Clevelanders: ANSWER YOUR DOORBELLS because the Mormons have arrived at Playhouse Square! Playing for a limited engagement on the KeyBank State Theatre stage now through September 17, these shiny, happy preachers are here to share “The Book of Mormon” with you through song, dance, sparkles, warlords and even some F-bombs.
The brainchild of Southpark’s Trey Parker and Matt Stone, “The Book of Mormon” is an irreverent and brilliantly thoughtful musical about Mormon missionaries Elder Kevin Price and Elder Arnold Cunningham’s surprise religious assignment to Uganda.
From the first moment the characters are introduced in the opening number, “Hello!,” it’s obvious that these are squeaky-clean, overly-optimistic do-gooders… with issues. Their glowing, elated demeanors span from their bright white shirts and neat ties, to their giant smiles and friendly greetings. What could go wrong all the way over in Africa?
The show is masterfully crafted to mix the absurd with the heartfelt. The over-arching meaty themes of leaving home, living up to expectations, dealing with poverty amidst war, battling one’s own pride, and finding peace in religion are all very real. But those pieces are then thrown into a blender along with a wicked mix of foul language, sexual innuendos, and tiny bits of shock value meant to puree your experience into a giant holy bowl of WTF?! And it tastes so good.
The touring cast is fabulous.
Gabe Gibbs (Elder Price) gives an effervescent performance with a mega-watt smile and a voice that rallies. His rendition of “I Believe” is especially powerful, despite the goofball lyrics that creep into the score, his intent and delivery spawn goosebumps. And as for his “Spooky Mormon Hell Dream” song? Let’s just say that geographical area is stupid scary, even if there is dancing and cool lighting.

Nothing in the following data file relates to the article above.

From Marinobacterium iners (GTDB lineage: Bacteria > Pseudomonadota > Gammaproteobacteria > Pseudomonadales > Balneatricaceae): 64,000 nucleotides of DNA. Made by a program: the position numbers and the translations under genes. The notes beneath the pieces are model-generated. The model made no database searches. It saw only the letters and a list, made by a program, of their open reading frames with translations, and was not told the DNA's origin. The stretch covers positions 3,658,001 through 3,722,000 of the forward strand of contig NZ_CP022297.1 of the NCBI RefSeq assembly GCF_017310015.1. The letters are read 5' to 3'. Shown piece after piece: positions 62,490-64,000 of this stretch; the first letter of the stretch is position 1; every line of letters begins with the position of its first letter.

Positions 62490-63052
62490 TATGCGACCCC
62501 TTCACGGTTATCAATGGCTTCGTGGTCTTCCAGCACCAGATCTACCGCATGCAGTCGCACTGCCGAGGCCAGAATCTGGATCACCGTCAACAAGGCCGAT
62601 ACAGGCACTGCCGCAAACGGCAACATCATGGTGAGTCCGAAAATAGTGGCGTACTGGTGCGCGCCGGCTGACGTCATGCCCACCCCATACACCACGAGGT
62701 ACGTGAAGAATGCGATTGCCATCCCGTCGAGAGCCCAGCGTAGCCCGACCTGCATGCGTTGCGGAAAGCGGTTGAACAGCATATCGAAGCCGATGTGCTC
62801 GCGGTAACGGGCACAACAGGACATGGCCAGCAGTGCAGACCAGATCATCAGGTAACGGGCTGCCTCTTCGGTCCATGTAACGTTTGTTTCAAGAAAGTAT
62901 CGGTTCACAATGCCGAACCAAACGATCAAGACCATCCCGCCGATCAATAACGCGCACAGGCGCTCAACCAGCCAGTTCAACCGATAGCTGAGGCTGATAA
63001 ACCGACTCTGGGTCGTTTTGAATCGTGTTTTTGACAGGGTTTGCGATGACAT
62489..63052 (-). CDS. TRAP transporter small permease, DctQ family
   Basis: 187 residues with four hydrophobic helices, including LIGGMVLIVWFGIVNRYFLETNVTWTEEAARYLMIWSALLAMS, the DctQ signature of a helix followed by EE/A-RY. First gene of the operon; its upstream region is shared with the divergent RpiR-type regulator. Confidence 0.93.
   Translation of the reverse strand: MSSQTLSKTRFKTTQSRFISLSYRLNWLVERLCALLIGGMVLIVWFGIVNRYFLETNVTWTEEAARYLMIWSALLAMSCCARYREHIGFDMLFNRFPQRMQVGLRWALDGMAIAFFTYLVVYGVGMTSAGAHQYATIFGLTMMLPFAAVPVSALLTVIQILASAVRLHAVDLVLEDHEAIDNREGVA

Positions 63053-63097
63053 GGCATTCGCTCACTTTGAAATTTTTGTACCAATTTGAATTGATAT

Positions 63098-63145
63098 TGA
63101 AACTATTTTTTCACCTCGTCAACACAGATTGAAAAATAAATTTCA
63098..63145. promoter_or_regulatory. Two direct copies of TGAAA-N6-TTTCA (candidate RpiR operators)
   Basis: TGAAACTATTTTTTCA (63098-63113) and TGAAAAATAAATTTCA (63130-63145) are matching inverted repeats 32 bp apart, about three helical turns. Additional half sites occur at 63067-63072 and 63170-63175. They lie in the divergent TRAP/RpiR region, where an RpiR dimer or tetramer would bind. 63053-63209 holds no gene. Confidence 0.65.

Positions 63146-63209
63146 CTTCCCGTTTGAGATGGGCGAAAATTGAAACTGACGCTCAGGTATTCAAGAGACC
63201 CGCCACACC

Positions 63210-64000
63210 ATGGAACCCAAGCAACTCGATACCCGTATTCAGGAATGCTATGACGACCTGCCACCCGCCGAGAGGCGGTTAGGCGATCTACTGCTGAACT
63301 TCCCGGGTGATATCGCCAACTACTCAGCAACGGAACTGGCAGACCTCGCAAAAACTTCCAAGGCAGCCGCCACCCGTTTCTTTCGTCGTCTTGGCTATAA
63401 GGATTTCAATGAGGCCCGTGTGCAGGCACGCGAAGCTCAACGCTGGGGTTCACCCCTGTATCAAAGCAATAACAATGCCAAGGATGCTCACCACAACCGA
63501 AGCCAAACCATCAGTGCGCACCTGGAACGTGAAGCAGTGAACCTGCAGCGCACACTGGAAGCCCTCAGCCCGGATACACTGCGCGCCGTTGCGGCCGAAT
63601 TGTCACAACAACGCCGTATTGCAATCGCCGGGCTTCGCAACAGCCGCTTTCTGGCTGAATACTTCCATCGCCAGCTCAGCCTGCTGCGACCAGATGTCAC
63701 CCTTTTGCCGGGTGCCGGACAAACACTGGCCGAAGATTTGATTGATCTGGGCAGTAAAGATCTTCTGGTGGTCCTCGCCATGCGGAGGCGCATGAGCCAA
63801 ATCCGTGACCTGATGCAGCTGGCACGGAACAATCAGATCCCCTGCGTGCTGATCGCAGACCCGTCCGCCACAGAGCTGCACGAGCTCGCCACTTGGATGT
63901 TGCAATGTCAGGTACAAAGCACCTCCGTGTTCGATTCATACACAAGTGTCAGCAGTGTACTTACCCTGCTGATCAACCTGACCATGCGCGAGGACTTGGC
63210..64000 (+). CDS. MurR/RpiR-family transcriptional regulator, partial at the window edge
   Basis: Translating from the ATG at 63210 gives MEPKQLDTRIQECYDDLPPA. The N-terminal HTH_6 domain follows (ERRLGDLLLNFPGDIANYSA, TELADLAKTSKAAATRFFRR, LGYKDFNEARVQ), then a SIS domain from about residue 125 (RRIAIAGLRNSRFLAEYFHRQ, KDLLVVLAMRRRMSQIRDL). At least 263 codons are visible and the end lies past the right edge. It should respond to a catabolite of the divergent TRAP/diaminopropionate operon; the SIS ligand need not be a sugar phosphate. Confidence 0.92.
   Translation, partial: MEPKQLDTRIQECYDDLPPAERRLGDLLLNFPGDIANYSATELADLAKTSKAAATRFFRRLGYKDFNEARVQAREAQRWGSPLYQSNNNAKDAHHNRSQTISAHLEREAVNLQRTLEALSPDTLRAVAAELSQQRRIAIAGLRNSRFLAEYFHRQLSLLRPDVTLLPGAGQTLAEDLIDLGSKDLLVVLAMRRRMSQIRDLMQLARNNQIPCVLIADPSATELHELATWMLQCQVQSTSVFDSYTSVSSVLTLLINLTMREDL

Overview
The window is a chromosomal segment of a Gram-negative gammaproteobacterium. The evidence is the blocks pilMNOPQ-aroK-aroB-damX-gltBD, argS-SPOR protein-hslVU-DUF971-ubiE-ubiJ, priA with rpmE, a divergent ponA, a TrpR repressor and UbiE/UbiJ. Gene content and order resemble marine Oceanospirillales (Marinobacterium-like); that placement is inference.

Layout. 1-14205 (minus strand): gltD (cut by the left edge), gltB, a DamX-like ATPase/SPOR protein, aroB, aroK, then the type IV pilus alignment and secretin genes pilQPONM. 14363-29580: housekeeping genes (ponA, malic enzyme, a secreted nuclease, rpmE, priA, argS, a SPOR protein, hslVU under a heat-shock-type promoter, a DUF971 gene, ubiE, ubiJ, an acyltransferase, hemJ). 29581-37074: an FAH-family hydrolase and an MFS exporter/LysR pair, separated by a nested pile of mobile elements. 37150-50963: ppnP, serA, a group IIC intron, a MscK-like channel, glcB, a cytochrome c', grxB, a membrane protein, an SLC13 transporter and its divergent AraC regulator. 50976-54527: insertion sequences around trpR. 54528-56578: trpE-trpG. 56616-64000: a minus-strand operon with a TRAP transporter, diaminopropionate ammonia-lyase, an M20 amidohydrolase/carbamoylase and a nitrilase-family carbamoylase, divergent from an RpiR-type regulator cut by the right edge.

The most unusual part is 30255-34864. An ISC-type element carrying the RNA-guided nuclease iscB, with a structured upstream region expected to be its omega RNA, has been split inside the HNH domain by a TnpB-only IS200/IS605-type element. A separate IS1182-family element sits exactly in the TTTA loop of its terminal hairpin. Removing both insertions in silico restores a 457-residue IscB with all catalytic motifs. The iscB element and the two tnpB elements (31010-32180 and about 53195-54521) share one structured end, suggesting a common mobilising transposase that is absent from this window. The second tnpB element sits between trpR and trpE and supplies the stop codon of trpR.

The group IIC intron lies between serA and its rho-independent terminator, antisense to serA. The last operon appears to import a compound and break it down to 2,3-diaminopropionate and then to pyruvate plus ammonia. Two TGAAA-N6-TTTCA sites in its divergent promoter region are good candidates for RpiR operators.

Conner Peirson (Elder Cunningham) is a show-stealer. This hefty, glasses-wearing character has the energy of high-strung three-year-old on Red Bull that no toddler or tornado can match. Peirson’s got the moves, and his presentation of “Man Up” is as excellently exhausting as it is exhilarating to watch.
Myha’la Herrold (Nabulungi) is overall delightful. Although still a college senior (at Carnegie Mellon University… you know… no big deal), she is a force of innocence and hope on a stage full of chaos. Her vocals are beautiful and she has a strength in naiveté that wins over the Elders and the audience alike. Her performance of “Sal Tlay Ka Siti” truly makes Utah sound like the most magical, amazing place on Earth.
PJ Adzima (Elder McKinley) is incredibly entertaining. He takes the plight of the closeted gay Mormon man and makes it a show-stopper, especially in “Turn It Off.”
Audience members are blown away by their experiences.
“Yes I have seen it before! I thought it was amazing! I loved Nabulungi. I thought she was darling and had an incredible voice. Honestly, I laughed so hard I had a headache when I left! It definitely isn’t a show for someone who gets offended quite easily, but it is so clever and entertaining!” – Allison Erni of Cleveland, OH.
“This was my first time seeing the show! I loved being in an incredibly full theater, where you had the sense everyone was on the same page. “Am I allowed to laugh at this? It’s so wrong, and I know that, but we’re gonna laugh!” It’s nice being able to put a mirror up to some of these issues and enjoy them with humor, and not have people arguing about them.” – Katelyn Cornelius of Lakewood, OH.
Audiences only have a limited number of times left to laugh (and possibly convert) with these friendly Mormons, as “The Book of Mormon” plays at Playhouse Square through September 17, 2017. Tickets are $30.00 – $150.00. Call 216-241-6000 or visit www.playhousesquare.org for more!